At the origin of every major issue – climate change, instruction systems that are lousy, war, poverty – there's an error in view that these things do ’t affect us, that these matters are not joint. We built Overview 1 to alter this. Opening up space tourism for everyone will provide a new perspective in how information is processed by us and how we view our world. Astronauts who have had the opportunity to outer space and encounter Earth beyond its boundaries share this perspective and it's inspired a method that is better to be championed by them. We believe that this really is the best precedence for humankind right now,” described Holmes.
The Overview 1 micro-satellite.
The Overview 1 micro satellite.
The tiny Overview 1 virtual reality satellite is equipped with two 4K detectors which have been paired with a 2D 360° camera and several broad field of view lenses that can capture an immersive sector of video. The VR satellites offer users an unprecedented view of space, and the planet Earth that until now has only been accessible to your handful of fortunate astronauts. Now the plan would be to launch a fleet of Earth bound Overview 1 satellites, though the firm hopes to expand way beyond our planet and send their cameras through the solar system.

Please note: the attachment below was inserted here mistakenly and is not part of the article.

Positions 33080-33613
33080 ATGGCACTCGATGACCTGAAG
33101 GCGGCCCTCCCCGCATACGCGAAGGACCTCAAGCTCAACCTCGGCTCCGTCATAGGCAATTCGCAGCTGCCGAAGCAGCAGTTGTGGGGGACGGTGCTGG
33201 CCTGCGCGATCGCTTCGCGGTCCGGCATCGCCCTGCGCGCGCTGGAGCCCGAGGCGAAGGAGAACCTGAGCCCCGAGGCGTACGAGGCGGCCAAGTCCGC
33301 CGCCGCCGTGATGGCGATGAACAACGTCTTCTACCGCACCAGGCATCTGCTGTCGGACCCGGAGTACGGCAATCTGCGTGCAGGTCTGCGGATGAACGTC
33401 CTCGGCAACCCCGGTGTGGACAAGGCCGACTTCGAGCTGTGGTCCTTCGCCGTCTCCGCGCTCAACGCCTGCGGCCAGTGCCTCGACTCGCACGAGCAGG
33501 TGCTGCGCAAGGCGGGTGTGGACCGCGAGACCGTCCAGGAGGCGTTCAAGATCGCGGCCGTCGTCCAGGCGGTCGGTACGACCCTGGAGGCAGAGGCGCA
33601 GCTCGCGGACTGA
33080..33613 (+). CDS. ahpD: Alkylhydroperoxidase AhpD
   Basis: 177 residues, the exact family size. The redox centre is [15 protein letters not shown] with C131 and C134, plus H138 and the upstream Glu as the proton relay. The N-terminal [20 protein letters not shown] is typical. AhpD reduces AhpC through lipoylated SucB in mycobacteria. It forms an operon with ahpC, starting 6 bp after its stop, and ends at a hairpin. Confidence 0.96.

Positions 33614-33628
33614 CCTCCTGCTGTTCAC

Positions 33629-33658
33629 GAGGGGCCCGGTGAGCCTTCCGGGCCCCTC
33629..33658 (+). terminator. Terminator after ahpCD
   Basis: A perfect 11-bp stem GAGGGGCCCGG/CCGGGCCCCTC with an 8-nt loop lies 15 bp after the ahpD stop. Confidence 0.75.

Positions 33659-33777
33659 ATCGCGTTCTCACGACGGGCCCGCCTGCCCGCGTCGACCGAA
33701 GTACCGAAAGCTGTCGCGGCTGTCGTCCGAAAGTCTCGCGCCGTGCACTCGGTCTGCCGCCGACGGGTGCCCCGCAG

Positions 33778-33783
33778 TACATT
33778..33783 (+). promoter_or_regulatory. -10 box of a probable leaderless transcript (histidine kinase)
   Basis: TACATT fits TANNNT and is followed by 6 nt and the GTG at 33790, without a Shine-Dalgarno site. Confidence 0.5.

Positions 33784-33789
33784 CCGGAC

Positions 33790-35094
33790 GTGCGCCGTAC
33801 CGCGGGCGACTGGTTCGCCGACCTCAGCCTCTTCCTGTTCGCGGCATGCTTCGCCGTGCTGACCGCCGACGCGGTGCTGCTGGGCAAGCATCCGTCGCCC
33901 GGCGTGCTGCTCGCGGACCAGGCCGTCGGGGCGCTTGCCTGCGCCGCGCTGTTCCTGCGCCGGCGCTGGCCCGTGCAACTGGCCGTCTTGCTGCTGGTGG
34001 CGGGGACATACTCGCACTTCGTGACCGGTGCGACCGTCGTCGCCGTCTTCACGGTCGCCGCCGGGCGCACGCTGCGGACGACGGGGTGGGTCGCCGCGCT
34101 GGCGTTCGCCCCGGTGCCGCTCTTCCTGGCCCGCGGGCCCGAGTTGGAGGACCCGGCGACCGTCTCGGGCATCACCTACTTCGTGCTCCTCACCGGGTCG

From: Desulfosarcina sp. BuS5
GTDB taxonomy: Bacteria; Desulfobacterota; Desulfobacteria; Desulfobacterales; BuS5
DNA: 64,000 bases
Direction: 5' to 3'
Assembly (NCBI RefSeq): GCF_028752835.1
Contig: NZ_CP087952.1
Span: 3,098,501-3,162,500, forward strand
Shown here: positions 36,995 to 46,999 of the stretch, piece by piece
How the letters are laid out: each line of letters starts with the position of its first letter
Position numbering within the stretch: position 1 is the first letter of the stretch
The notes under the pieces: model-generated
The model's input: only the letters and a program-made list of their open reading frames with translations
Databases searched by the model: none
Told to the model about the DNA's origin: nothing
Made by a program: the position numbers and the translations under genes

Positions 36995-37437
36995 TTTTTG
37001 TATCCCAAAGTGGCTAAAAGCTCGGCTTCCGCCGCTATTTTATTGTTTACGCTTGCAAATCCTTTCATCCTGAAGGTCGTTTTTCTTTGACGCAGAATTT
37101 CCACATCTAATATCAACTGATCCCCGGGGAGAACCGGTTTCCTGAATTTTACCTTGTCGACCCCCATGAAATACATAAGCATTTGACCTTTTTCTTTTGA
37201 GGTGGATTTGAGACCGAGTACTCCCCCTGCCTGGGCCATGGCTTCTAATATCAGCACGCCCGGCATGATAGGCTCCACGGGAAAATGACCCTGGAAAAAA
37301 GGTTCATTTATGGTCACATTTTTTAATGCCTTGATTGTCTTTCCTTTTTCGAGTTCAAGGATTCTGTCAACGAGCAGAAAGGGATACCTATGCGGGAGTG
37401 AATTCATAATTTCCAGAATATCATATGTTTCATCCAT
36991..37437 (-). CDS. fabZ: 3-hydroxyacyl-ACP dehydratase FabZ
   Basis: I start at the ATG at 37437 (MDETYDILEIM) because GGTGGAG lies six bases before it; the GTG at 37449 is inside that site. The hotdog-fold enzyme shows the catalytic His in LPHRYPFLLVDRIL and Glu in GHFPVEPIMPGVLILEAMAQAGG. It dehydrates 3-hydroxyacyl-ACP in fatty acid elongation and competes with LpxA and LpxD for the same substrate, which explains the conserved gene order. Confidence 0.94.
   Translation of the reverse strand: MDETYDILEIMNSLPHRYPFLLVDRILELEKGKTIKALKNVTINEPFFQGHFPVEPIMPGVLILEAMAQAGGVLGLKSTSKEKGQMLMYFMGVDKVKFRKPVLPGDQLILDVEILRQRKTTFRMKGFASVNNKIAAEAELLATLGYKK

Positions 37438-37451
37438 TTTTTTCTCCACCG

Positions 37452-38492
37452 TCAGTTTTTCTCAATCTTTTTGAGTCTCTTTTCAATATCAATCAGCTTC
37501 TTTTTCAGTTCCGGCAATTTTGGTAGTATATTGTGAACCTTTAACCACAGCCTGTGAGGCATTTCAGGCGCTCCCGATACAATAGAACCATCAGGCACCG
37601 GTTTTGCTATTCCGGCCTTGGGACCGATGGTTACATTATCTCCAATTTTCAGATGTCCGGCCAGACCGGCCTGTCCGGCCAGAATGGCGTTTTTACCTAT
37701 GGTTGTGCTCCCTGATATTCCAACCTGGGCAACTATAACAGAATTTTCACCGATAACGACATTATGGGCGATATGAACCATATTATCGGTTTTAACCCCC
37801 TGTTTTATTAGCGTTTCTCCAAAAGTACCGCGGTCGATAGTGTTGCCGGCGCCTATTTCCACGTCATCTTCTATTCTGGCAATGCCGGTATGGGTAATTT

After now and the successful capital of the Kickstarter campaign this first round of investments, SpaceVR is on track to have their first demonstration Overview 1 satellite operational right as early 2017 and launched. The firm will also be focusing on content delivery and distribution channels for their 3D orbital experiences, while the satellite and the necessary earth communication systems remain developed. Finding the right outlet is an important measure, although I ca’t visualize the company will have much difficulty locating interest.
You can see the SpaceVR SpaceVR Kickstarter video here: